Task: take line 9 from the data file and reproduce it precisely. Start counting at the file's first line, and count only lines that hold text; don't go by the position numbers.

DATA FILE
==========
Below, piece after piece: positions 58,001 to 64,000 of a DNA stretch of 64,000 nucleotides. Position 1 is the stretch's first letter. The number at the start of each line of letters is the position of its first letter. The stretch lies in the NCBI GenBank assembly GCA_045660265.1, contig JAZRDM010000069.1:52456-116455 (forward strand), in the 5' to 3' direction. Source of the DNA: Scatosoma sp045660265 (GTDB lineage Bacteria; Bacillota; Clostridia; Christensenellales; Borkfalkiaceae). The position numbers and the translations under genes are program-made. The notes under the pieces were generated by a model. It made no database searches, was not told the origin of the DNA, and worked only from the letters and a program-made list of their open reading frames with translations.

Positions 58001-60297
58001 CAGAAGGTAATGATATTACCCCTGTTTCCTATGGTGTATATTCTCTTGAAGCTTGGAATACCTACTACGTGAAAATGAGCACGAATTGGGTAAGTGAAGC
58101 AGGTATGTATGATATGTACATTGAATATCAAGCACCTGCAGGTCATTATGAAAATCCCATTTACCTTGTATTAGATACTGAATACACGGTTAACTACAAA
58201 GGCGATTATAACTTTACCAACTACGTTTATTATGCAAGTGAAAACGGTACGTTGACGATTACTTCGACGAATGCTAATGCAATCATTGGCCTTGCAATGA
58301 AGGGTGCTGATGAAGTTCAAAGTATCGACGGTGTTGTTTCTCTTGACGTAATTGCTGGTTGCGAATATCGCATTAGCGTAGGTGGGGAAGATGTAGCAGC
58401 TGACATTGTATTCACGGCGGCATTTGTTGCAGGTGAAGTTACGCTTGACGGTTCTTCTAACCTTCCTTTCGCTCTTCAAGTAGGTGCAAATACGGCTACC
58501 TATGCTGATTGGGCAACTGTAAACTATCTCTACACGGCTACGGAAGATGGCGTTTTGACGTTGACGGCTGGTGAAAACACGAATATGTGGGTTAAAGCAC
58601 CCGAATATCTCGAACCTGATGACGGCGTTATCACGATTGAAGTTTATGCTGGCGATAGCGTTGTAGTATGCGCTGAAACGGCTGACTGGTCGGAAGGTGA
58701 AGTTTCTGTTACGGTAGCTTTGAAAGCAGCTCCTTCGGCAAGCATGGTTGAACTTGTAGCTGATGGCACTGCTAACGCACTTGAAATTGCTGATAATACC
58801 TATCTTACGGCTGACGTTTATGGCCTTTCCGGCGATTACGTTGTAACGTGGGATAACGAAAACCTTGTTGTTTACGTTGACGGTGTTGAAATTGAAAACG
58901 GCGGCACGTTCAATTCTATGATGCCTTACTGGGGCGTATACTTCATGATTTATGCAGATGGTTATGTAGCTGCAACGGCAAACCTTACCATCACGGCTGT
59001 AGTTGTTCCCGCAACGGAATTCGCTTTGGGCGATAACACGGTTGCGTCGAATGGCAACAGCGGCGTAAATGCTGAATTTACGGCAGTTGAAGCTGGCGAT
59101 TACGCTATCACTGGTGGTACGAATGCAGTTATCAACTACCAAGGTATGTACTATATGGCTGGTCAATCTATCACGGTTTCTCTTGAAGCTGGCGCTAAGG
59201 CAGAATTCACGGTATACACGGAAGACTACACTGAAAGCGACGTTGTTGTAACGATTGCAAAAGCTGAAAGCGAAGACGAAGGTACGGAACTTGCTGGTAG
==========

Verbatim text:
58601 CCGAATATCTCGAACCTGATGACGGCGTTATCACGATTGAAGTTTATGCTGGCGATAGCGTTGTAGTATGCGCTGAAACGGCTGACTGGTCGGAAGGTGA